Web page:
The Russian Revolution Or How to Change the Czarist Autocratic Regime with Stalin's Similar Dictatorship


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In 1917, the Russian Revolution eventually led to the overthrowing of the Czarist system. The Russian Revolution was mainly led by the Bolsheviks, which gave rise to the Soviet Union. After the death of Vladimir Lenin in 1924, Joseph Stalin took over as the General Secretary of the Communist Party. Joseph Stalin instilled fear and propaganda on their citizens, giving relevance to the Czar’s rule. The irony behind the title “red czar” is that red color symbolizes communism. Under the ideals of communism, Bolsheviks initiated a revolution against the czars under the leadership of Lenin. Russian citizens supported this revolution as a means of ending all the suffering and mass killings. Unfortunately, the rise of Stalin led to a rule which was relevant to the czar’s rule. Stalin referred to as “red czar” is accurate, giving relevance to his autocratic rule, dictatorship, and his collectivist policies.

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Stalin’s autocratic policies were very similar to czar’s autocratic rule. In Czarism, autocracy was defined as a rule by a supreme leader, the Czar, who makes major decisions and has the power of life and death over his subjects. Czar was given a divine status, In Stalinism, autocracy was defined as Stalin being the supreme leader of the Soviet Union, with power to sign death warrants. He was portrayed as a god-like figure in the cult of the personality. Likewise,

Stalin ensured that all his opponents to power were destroyed and he was able to strengthen his authority in the Soviet Union, which is relevant to Czar’s rule. In addition, both relied on the secret police to destroy political opposition and silence critical voices. This eventually led to the rise of dictatorship.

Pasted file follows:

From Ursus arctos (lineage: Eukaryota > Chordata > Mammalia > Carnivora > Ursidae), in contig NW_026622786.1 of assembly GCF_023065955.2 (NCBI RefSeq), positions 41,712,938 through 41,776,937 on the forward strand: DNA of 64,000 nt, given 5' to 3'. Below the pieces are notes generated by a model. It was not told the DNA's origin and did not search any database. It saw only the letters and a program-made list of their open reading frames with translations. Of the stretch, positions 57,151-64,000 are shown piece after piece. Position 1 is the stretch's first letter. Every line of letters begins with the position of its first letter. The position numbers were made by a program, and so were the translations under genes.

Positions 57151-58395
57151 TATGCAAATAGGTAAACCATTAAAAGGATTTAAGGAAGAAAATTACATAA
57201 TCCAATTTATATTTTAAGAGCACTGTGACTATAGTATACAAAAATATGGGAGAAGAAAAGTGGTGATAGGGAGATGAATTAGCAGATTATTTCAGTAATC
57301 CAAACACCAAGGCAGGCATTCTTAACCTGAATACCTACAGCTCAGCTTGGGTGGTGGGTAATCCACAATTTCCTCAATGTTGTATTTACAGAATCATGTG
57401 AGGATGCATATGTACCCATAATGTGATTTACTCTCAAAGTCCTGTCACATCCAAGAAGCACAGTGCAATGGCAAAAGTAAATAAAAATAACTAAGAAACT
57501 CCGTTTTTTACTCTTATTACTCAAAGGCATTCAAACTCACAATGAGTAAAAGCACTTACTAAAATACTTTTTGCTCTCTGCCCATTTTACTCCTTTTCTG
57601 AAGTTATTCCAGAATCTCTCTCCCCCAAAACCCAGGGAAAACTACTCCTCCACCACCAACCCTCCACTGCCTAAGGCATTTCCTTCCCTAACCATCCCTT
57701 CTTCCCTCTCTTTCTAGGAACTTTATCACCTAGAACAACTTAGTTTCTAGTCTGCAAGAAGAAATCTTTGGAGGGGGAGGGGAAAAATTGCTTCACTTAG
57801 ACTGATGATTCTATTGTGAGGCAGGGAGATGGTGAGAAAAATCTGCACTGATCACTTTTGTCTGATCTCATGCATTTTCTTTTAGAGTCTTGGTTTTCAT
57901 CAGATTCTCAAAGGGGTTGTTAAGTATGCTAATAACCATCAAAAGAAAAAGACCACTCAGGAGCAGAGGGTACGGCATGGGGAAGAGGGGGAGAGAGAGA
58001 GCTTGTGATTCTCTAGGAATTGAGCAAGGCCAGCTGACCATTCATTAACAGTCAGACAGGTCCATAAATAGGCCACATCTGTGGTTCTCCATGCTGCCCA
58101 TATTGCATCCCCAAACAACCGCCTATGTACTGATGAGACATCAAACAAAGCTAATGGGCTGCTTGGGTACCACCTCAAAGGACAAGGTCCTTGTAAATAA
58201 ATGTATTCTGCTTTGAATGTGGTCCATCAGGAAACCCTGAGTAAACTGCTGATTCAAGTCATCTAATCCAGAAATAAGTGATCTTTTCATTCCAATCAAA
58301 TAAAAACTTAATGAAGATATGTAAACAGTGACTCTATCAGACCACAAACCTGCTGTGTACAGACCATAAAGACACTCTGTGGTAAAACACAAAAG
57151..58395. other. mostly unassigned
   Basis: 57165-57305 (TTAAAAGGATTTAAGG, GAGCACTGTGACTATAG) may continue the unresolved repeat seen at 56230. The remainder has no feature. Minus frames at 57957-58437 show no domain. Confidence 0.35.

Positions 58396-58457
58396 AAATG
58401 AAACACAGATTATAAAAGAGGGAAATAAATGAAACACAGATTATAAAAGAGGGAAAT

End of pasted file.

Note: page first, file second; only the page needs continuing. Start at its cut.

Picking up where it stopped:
In 1928, Stalin removed Lenin’s policy of economy and put in a new system of central planning which took the course of dictatorship. This kind of planning dictated everything in the government from where industrial units should be located, how they should be built, and how crops should be planted by farmers. In addition, Stalin authorized the distribution of resources for the development of industries at the expense of foregoing the products of end users. This gives relevance to Czar’s dictatorship, where Czar’s had all the political and social authority over Russia. Furthermore, in both forms of dictatorship, censorship was limited. There was no place for freedom of speech and political debate. They used criminal codes to arrest dissidents with anti-state crimes and instilled fear of execution to shut down the press. Executions eventually gave rise to mass murders, persecutions, and depression.

Stalin introduced a collectivist policy which created the ownership of lands by the government. With the introduction of this policy, Stalin faced a lot of rebellion from the Kulaks who were against collectivism. However, Stalin was a dictator and he would not pay attention to his peoples’ complaints. Stalin wanted to industrialize the USSR, thus introducing his Five-Year plans which emphasized “Socialism in One Country”. In the early stages of collectivism, the industrial production did not do well and Stalin blamed the failure to the rich peasants who strongly resisted collectivism. Due to this, Stalin ordered their persecution and execution in the year 1930. Similar to the Czar kind of leadership, Stalin affected the lives of many poor peasants in Russia.

In conclusion, Stalin’s autocracy, dictatorship, and collectivist policies were relevant to Czar’s rule. Both Czarist and Stalinist systems had a supreme or cult of personality like figure who ruled with complete dominance and authority. Both systems opposed any opponents and executed anyone who came between their rule. Under Czar’s and Stalin, censorship was limited and the usage of secret police led to mass killings and executions. By taking evidence into account, Stalin referred to as the “red czar” is accurate.

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